He now moved to another smaller town, Opatija, situated on the coast and well away from his previous escapee companions. His next attempt would have to be on his own as there would be a much better chance of success.
Successful escape at last
In July he headed off on the train toward Trieste with a packed bag. Police were interviewing everyone on the train and he was really worried. He moved to the back of the train and just before his destination, as the train slowed he jumped off the moving train. Uninjured he headed off through the bush toward the border. A heavy mist descended and he felt he had a good chance of succeeding but then tripped over a trip wire which sent up a flare. He bolted for his life toward the border with guards yelling out for him to stop. Shots were being fired and he felt a sharp pain in his side and then he fell heavily and lost consciousness.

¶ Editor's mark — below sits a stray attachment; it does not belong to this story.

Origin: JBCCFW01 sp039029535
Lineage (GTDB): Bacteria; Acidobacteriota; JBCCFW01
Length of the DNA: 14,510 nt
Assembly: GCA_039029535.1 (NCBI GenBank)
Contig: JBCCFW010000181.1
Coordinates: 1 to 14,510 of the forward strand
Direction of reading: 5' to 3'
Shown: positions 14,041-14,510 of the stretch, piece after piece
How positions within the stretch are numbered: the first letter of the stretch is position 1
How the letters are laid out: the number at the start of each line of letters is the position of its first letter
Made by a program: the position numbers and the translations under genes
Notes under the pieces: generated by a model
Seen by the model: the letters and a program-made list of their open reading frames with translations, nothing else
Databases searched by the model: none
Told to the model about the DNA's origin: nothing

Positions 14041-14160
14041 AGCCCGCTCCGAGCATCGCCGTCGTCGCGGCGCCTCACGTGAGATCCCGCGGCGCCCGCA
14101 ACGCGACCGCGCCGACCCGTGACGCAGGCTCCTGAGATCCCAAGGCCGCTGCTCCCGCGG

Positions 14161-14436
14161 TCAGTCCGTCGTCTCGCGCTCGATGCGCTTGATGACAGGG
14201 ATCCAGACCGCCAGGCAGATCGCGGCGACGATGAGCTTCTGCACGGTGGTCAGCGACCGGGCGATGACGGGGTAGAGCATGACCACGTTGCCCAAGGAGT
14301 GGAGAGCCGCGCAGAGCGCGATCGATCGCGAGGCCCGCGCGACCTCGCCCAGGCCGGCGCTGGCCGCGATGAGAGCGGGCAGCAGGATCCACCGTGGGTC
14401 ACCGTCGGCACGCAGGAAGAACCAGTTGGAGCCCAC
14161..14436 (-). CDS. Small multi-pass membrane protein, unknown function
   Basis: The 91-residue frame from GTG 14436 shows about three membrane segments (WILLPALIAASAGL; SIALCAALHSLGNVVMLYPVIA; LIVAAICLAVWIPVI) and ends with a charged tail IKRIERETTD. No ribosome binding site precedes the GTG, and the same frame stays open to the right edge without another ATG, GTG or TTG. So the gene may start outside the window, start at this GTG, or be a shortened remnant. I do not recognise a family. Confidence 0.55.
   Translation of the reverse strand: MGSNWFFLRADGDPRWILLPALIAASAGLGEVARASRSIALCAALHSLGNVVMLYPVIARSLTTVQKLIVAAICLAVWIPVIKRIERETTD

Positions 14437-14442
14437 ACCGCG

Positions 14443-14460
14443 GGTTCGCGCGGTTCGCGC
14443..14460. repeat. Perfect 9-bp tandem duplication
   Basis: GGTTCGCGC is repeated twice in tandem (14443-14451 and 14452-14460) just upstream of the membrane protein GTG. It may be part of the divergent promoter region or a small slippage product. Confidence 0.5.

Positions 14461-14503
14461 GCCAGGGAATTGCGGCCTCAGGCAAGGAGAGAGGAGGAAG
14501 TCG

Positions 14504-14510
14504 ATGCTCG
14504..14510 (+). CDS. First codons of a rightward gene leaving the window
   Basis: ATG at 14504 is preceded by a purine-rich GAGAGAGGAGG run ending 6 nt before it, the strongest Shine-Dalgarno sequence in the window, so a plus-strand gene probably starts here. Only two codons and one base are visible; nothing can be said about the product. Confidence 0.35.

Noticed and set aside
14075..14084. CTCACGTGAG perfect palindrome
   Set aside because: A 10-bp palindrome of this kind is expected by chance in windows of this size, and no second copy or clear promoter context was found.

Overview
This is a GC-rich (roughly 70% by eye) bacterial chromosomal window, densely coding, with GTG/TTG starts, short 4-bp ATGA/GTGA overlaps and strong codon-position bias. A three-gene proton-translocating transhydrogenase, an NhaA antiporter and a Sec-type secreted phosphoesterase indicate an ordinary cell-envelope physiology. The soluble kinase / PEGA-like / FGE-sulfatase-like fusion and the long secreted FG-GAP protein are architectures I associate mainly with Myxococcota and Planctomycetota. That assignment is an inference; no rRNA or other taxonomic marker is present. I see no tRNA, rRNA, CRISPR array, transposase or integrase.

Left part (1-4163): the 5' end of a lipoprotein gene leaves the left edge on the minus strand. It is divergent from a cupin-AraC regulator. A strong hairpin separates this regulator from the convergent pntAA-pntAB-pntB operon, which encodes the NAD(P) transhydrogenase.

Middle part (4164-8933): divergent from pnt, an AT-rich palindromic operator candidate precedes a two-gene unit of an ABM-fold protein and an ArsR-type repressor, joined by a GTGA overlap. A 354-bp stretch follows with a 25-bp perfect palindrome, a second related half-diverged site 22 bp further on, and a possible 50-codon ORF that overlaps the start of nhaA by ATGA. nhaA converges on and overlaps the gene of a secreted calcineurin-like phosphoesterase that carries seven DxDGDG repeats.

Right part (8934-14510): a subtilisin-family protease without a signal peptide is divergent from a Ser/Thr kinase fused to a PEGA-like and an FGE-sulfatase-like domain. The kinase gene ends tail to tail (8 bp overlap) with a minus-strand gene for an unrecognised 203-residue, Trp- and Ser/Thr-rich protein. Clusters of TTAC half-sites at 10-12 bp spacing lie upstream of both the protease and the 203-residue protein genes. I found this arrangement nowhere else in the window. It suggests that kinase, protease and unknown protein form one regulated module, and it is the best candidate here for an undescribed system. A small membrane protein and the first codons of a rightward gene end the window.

He awoke in a hospital in Trieste having been found by Italian soldiers. After finding his bag he proved his identity and was taken to an Italian Refugee camp in Trieste. After some time he was sent on to a Refugee camp in Bari, a coastal town in southern Italy. For over a month he was questioned every day by Interpol as they tried to find out all the details of his life and family. It was a very stressful time as he still did not know if he would accepted as a refugee or set back to Yugoslavia.
On his last day of interrogation he was told he would be accepted but it could take three years to be sent to America or Canada. He was released, given clothes and some money and then went and found a job at a quarry in Bari. He didn’t last long at the quarry because he stood up for a fellow worker and, after threatening his boss, was sacked.
After three months he was transferred to the town of Capua. Here at the Refugee camp he learned many skills and even ended up with a mechanics certificate. The day after he obtained this he learned that single men could emigrate to Australia without a guarantor. He jumped the chance and quickly applied. He had to learn English and also learned a few basic things about Australia. In his words he learned that “there were kangaroos, koalas, cannibals and good looking sheilas”.